For 16x16 a more comprehensive guessing strategy could give better overall results (and there I am part of "we").
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Re: Guess Theory 101

Postby Mathimagics » Thu Feb 28, 2019 11:12 am

Hi Mladen,

"We", such a small word, so many nuances … :?

Too many math papers have been read over too many years, so I automatically slip into "we" mode: We = Author + Reader

PS: I have found another possible use for that bm256 class: we (and here "we" means you and I and blue, but probably only means me!) can turn dSolver/fsss2 into a dSamurai solver with that!!
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Re: Guess Theory 101

Postby champagne » Fri Mar 01, 2019 2:19 am

Hi leren,

some late reaction to this

Leren wrote:One trick I cottoned onto in the PX and X projects was to always guess first r5c5 (if it's available), as this sees more cells than any other. The result : an immediate 20% increase in average speed, not bad for just moving 4 lines of code.

The obvious next trick was to next guess the other cells on the diagonals, but this only works well if they have the minimum number of candidates. The result was not so spectacular bur still worth it, a further increase of about 10% on average.

Leren


as this sees more cells than any other

any cell sees 20 cells, so either the wording is specific to your case or you have anotherreason to make a better choice in r5c5.
but something seems of value, A strategy killing more candidates is in average better.

I tested and implemented with success the selection of a bi-value cell in the band having the highest number of unsolved cells.
The same could be done using band + stack,
I also considered to do the same on a digit bi values, but the criteria giving the best choice must be cheap and I did not find so far the quick way to select the best digit bi value.
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Re: Guess Theory 101

Postby Mathimagics » Fri Mar 01, 2019 3:07 am

champagne wrote:any cell sees 20 cells, so either the wording is specific to your case or you have another reason to make a better choice in r5c5.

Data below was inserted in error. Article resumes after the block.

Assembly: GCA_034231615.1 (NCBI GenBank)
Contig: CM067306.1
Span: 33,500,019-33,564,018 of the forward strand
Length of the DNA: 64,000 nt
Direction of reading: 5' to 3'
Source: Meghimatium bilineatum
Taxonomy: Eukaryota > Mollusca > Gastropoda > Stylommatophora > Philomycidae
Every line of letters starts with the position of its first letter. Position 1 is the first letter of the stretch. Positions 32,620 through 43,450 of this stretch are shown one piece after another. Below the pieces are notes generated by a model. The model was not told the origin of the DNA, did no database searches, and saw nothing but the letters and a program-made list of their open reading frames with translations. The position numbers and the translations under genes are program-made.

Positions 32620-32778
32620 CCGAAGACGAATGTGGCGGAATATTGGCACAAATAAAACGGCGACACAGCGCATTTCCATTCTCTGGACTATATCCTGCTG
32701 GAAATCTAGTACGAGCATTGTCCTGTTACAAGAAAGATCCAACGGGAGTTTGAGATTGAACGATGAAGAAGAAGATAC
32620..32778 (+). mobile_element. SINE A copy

Leren is indeed talking about specific cases like SudokuX, SudokuPX which have additional diagonal constraints.


Mladen and blue use the term "bi-local" for "digit bi-values". Which you prefer is of course optional, but I like "bi-local" - it's shorter, and has the added bonus of amusement - it sounds like an advertising campaign slogan for supporting your local grocer or liquor store. "Don't go to the mall - Buy local!" 8-)
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Re: Guess Theory 101

Postby champagne » Fri Mar 01, 2019 4:28 am

Mathimagics wrote: Buy local!" 8-)

For me, currently on the beach (on a kite spot), it's

swim local
kite local (not me my grand son :D )
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Re: Guess Theory 101

Postby Mathimagics » Fri Mar 01, 2019 5:45 am

Champagne in Mauritius? I prefer a pina colada … (now on special at your local liquor store - buy local!)

By the way, have you seen any dodos about the place? 8-)
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Re: Guess Theory 101

Postby Leren » Fri Mar 01, 2019 6:14 am

Champagne wrote : any cell sees 20 cells

Hi Champagne,

In Sudoku PX all cells see at least 24 cells, except r5c5, which sees 32 cells, and other cells on a diagonal see 28 cells.

In Sudoku X all cells see at least 20 cells, except r5c5, which sees 32 cells, and other cells on a diagonal see 26 cells.

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Re: Guess Theory 101

Postby dobrichev » Fri Mar 01, 2019 6:44 am

Mathimagics wrote:Mladen and blue use the term "bi-local" for "digit bi-values".

I am not sure whether you got the point.

Number of occurrences of pemcilmark for particular digit in particular house limits digit's location. A digit that can be placed in only 2 cells within a house is therefore bi-local. Traversing the search tree you fix the digit and house and iterate the locations.

Number of digits that can be placed in particular cell limits cell's values. A cell having only 2 value candidates is therefore bi-value. Traversing the search tree you fix the cell and iterate the candidate digits.

The referenced discussion is about bi-local vs bi-value guessing.